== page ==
He placed a book and sheets of metal between the tube and his screen. The new rays easily passed through them. The only metals that stopped the rays were platinum and lead. Because he knew so little about this mysterious light, Röntgen gave it the name X-ray.

     But the most startling development took place when he put his hand between the tube and the screen. The bones absorbed more of the rays than the flesh and there on the fluorescent screen he saw the outline of his hand with the bones inside clearly outlined as a denser shadow.

     On December 22, 1895, he replaced the screen with a photographic plate and asked his wife to place her hand between the plate and the tube.

     He feverishly developed the exposed plate and out with the world's first radiograph - a picture of his wife's hand clearly showing the bones and ring on her finger. Röntgen's discovery made a startling impression upon the general public. The story of the rays that revealed the bones in the human body quickly appeared in the press.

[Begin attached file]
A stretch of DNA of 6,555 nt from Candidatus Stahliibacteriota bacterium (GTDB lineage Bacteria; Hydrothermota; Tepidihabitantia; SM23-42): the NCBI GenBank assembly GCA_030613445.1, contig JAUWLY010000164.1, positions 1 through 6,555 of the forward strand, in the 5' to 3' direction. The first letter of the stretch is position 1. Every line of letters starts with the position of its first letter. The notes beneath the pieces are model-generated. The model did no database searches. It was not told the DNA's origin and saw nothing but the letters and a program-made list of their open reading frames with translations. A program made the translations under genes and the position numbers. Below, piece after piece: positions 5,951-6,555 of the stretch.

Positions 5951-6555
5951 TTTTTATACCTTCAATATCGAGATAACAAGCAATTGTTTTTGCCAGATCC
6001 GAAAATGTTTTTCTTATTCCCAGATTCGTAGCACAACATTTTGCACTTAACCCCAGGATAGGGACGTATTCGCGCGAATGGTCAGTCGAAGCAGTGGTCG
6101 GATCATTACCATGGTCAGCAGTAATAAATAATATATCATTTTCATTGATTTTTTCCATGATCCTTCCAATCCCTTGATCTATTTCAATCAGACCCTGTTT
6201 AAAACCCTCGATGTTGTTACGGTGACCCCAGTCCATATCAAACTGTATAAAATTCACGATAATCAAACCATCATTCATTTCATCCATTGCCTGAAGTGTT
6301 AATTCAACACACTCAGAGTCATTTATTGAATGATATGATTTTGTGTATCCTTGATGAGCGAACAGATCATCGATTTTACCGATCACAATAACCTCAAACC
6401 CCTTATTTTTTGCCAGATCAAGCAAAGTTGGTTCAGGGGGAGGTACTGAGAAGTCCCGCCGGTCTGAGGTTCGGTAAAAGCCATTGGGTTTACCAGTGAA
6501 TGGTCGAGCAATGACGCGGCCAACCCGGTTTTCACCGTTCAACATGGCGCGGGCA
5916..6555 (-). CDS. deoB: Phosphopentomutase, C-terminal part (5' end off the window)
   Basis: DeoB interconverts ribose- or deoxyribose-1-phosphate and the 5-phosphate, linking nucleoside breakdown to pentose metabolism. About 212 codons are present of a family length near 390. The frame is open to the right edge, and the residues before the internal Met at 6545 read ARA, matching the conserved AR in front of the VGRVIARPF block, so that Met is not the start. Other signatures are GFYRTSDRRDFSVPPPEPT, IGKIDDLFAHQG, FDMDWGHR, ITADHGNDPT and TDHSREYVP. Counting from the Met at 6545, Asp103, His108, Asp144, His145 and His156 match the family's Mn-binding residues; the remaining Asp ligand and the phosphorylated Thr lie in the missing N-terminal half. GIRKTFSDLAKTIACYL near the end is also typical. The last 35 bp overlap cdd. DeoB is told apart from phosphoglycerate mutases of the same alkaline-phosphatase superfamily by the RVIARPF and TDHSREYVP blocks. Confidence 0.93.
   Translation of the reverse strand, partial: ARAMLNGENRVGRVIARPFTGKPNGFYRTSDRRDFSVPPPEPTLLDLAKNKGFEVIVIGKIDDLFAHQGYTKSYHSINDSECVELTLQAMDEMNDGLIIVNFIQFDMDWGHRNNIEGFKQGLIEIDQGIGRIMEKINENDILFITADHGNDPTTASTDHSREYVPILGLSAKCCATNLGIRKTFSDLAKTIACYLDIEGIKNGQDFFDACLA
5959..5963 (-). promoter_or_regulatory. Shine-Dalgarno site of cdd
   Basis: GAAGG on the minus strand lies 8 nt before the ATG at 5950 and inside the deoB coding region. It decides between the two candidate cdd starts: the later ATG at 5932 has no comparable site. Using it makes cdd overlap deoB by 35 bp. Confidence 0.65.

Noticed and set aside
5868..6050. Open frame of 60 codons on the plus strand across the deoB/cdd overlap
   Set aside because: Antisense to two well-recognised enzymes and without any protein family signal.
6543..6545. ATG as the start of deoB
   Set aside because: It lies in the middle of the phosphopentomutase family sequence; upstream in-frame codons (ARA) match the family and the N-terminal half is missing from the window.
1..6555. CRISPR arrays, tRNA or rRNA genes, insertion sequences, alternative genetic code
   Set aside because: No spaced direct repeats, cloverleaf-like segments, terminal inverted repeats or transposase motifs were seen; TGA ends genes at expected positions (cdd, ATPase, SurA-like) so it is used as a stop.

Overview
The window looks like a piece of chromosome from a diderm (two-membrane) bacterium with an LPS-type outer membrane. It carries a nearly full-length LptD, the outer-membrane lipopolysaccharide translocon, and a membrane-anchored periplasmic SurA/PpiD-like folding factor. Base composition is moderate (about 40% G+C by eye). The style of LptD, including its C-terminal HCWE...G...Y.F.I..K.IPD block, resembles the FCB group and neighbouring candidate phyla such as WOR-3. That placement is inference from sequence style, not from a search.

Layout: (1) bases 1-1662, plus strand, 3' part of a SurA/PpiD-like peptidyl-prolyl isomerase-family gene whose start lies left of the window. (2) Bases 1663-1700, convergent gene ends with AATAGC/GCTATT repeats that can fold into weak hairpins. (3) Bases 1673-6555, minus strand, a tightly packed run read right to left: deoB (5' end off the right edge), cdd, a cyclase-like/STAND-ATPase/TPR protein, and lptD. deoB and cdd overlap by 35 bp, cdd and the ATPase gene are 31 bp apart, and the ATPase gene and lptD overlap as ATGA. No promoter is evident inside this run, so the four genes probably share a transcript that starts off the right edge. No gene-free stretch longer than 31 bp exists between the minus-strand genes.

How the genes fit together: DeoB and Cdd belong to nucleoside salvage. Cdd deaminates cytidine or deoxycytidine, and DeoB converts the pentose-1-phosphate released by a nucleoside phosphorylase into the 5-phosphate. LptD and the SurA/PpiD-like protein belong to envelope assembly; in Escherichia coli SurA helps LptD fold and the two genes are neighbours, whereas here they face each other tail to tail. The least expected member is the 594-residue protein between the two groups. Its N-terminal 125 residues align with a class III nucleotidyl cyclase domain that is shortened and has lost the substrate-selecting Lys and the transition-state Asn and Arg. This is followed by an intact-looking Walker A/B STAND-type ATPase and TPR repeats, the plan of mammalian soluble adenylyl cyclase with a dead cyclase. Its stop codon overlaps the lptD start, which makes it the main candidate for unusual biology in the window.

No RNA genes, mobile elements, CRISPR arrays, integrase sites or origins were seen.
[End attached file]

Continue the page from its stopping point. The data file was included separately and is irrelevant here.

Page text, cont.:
Here in America, Thomas Edison built a fluoroscope, a device somewhat like the old stereoscope except it was equipped with a screen that would glow in the presence of X-rays. Now any object placed between the fluoroscope and the tube would appear as an X-ray shadow on the screen.

     In May, 1896, Edison arranged a special exhibition of this detecting device at an electrical show in New York City. The "ghost" pictures proved to be the greatest attraction at the show - long lines of people patiently stood for hours to see them. Many people were awed but the majority thought it must be just a joke.

     The medical profession quickly realized that this wasn't a laughing matter - it didn't take them long to see this could be one of the most valuable diagnostic aids ever invented. The hand pictures had given them the clue - they could now see things which they could only guess at before. Medical diagnosis would be much more precise in the future.

     Like many other great scientists, Röntgen opened the door to an entirely new world - the world of radioactivity.

     This discovery stimulated Henri Becquerel, a Frenchman, to investigate the radiating qualities of different substances and this led to the discovery that the element uranium gives off rays that would go through opaque matter.